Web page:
George Claassen

Stand up against superstition!

2005-09-23 08:52

"Evolution is a vital, well-supported, unifying principle of the biological sciences, and the scientific evidence is overwhelmingly in favour of the idea that all living things share a common ancestry.

"Although there are legitimate scientific debates about the patterns and processes of evolution, there is no serious scientific doubt that evolution occurred or that natural selection is a major mechanism of evolution.

"It is scientifically inappropriate and pedagogically irresponsible for creationist pseudoscience, including but not limited to 'intelligent design,' to be introduced into the science curricula of the public schools."

This statement in 2003 by the National Centre for Science Education (NCSE) in America was again highlighted last week when 38 Nobel prize winners released a letter sent to the Kansas State Board of Education. The Board recently announced its decision to include Intelligent Design theory as an alternative to the theory of evolution in science syllabi at school.

"We, Nobel Laureates, are writing in defence of science. We reject efforts by the proponents of so-called "intelligent design" to politicise scientific inquiry and urge the Kansas State Board of Education to maintain Darwinian evolution as the sole curriculum and science standard in the State of Kansas," the letter, released under the banner of The Elie Wiesel Foundation for Humanity, begins.

"The United States has come a long way since John T Scopes was convicted for teaching the theory of evolution 80 years ago. We are, therefore, troubled that Darwinism was described as 'dangerous dogma' at one of your hearings. We are also concerned by the Board's recommendation of August 8, 2005 to allow standards that include greater criticism of evolution.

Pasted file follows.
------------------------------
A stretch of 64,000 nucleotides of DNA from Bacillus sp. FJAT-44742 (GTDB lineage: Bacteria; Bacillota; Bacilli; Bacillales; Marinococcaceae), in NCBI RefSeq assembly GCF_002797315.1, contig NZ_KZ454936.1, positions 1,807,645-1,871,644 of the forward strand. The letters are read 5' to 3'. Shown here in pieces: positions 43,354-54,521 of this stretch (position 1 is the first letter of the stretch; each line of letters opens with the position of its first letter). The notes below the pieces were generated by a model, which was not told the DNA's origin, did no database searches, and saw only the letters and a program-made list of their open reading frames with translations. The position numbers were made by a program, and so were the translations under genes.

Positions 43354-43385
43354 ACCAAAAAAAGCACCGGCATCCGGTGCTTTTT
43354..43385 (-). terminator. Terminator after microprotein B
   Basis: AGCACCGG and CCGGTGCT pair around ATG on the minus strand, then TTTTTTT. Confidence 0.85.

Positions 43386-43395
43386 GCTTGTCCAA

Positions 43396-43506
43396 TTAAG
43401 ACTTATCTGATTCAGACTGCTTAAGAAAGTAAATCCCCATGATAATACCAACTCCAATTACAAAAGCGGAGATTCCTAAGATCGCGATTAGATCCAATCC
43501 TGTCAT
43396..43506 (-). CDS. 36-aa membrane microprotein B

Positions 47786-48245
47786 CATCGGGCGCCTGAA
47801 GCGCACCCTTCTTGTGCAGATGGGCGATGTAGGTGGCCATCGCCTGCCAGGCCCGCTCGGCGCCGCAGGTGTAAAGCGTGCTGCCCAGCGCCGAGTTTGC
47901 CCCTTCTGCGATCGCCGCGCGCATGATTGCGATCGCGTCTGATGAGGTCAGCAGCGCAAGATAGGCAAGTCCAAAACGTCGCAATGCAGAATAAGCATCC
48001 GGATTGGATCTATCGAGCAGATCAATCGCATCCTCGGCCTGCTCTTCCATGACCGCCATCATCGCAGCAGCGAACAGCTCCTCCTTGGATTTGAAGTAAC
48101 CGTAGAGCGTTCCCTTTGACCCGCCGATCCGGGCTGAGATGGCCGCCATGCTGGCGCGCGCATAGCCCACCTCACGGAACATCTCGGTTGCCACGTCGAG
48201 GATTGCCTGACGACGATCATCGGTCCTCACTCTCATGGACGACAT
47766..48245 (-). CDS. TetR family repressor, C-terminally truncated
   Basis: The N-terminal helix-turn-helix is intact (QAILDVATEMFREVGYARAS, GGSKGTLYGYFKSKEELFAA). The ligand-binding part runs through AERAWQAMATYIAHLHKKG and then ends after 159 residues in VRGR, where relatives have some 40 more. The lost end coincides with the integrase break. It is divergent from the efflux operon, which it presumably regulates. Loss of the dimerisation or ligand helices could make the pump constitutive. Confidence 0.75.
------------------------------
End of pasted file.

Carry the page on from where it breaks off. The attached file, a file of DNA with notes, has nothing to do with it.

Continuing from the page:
"Logically derived from confirmable evidence, evolution is understood to be the result of an unguided, unplanned process of random variation and natural selection. As the foundation of modern biology, its indispensable role has been further strengthened by the capacity to study DNA.

"In contrast, intelligent design is fundamentally unscientific; it cannot be tested as scientific theory because its central conclusion is based on belief in the intervention of a supernatural agent.

"When it meets in October, 2005, we urge the Kansas State Board of Education to vote against the latest draft of standards, which propose including intelligent design in academic curriculum," the Nobel laureates conclude. The letter was signed by 9 winners of the physics prize, 11 for medicine and physiology, 13 for chemistry, 4 (peace) and 1 for economics.

'Not the first time'

This is not the first time that a group of noted scientists have publicly declared their support for evolutionary theory as a fact, despite vehement protests, lies, distortions and blatant misleading of the public by Intelligent Design and Young Earth Creationists about Darwin's theory.

In 1986 72 Nobel Prize winning scientists, 17 state academies of science, and 7 other scientific organisations filed a legal brief with the US Supreme Court strongly supporting evolution and condemning any requirement that creationism be taught in science classes.

The court reaffirmed that the Louisiana Balanced Treatment for Creation-Science and Evolution-Science Act violated the Establishment Clause, as incorporated in the Fourteenth Amendment.

Despite setbacks at the highest judicial levels in the US, ID and Young Earth Creationists, bolstered by the naive support of President George W Bush and scientifically illiterate senators in Congress, are persisting in their campaign to make the US the laughing stock of the civilised world where the voice of science is louder and clearer than the voices of unreason and superstition.

Hopefully Kansas will listen to these eminent scientists. Science has been far too polite and too quiet in this debate. It is about time that scientists, also here in South Africa, stand up against the Trojan horse of superstitious beliefs being quietly slipped into science classrooms.

  • George Claassen is science editor of Die Burger, South Africa's largest Afrikaans language daily newspaper published in Cape Town.

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